Marines-Female General 

Written by: Carlos Diaz. 

Throughout American history women have been involved in wars. During the American Revolution women held the social roles of supportive mothers, sisters, and provided clothing, other services to soldiers. As time progressed women’s primary social role as supportive members to the warring class changed to a social role of care-providing nurses and even cross-dressed as soldiers; this change occurred during the Civil War. World War I the social roles of women varied from physicians to telephone operators. The “Total War” of World War II did push women a little further in terms of the number of women serving in the U.S. military, up to 40,000 servicewomen took part in WWII. In all of these wars American women held supportive social roles as workers in the American industry, nurses, cloth laundering, combat-less positions in the military.

But these supportive social roles prevented women from holding direct combat roles in the military.Not being able to hold positions in the infantry, artillery and other front-line jobs hindered women’s ability to receive veteran benefits and recognition for their valor. But this changed with Defense Secretary Leon E. Panetta’s decisions to overturn the Pentagon’s ban on women holding combat roles. Although throughout many years and U.S. wars women had served side by side with men, the ban on women serving in combat positions held them back. For example in Iraq and Afghanistan many servicewomen were forced into combat but the military showed no recognition because combat restrictions remained. The overturn of the combat exclusion rule can allow women to further their careers since higher positions are often found in the front-line jobs of the U.S. military.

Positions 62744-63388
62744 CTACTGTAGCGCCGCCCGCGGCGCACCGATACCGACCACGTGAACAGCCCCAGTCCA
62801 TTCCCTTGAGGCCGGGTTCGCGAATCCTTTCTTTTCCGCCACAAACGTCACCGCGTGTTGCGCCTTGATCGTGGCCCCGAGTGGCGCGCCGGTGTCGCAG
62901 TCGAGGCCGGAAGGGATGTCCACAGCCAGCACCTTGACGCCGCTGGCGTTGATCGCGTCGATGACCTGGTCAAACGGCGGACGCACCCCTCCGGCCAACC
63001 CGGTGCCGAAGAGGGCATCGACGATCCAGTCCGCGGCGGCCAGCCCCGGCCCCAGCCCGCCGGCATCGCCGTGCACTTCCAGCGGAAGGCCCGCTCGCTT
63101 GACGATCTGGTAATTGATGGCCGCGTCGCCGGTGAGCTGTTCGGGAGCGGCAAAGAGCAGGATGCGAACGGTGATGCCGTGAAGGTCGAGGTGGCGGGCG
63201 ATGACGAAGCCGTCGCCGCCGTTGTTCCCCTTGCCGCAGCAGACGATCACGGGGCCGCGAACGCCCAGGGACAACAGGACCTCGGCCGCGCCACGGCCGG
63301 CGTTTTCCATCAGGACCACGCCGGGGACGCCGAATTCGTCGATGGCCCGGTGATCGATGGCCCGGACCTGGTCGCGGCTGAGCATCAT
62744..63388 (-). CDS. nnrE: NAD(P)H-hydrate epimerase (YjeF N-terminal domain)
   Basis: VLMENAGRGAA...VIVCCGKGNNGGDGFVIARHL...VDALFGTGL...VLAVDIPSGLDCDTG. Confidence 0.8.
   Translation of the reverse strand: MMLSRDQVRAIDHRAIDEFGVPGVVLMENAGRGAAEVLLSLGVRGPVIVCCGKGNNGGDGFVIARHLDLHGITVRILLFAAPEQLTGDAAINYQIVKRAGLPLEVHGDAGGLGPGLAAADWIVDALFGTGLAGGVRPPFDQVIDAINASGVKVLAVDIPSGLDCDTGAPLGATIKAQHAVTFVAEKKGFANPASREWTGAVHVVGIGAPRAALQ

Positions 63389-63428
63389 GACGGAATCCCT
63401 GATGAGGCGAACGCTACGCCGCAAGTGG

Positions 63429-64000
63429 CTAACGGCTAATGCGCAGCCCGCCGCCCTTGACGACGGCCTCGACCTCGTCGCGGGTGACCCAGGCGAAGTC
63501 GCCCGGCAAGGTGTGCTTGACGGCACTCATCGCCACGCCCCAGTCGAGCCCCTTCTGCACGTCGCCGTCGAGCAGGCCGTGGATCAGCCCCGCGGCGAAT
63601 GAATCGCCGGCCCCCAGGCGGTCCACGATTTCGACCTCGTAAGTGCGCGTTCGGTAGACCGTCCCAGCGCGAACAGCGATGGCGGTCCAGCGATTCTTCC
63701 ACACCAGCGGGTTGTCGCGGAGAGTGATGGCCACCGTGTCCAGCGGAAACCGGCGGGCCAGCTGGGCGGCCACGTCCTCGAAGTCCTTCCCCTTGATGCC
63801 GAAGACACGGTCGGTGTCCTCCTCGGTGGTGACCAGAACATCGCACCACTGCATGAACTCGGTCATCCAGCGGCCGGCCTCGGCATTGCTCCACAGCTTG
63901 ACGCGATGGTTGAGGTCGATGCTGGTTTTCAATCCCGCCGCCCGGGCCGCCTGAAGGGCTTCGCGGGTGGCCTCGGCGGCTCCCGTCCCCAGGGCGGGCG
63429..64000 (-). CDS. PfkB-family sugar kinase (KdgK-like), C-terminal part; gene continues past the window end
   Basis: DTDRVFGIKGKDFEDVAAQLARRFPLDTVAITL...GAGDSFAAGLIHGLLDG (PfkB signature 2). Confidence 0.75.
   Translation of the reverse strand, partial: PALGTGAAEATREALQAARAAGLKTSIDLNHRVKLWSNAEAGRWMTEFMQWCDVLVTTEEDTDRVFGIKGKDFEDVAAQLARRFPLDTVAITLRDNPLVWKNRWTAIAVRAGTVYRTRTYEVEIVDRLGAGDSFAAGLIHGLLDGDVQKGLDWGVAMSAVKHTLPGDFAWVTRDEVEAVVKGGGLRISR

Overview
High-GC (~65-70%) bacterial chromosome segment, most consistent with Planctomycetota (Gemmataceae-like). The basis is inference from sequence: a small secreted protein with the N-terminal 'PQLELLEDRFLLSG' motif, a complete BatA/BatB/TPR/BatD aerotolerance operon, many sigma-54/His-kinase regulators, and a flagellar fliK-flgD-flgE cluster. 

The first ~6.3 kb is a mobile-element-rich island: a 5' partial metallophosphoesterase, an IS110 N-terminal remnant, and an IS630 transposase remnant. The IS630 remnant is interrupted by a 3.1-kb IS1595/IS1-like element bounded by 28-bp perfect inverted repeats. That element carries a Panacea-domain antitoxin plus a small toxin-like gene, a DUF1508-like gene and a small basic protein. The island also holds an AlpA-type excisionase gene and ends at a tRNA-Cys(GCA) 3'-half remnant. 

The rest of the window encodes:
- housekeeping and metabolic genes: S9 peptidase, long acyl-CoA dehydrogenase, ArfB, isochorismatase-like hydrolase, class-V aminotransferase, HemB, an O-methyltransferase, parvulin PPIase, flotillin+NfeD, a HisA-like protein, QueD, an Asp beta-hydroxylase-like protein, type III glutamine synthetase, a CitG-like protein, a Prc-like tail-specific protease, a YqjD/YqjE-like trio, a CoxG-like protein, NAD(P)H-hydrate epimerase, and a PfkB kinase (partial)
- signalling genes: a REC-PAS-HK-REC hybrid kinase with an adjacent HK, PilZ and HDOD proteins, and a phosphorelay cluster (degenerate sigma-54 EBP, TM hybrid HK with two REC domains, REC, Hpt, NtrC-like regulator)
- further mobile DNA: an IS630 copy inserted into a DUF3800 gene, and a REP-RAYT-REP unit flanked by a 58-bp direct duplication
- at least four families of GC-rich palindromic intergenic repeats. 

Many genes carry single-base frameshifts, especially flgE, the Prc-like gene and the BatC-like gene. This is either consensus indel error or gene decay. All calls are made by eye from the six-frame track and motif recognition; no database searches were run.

The social roles of American women in conflict and in wars have expanded throughout years and various conflicts. From originally being limited to supportive roles, women are now becoming leaders within the military social structure. With the prospect of the erasure of the exclusion rule, the social roles of women during war can only continue to expand.

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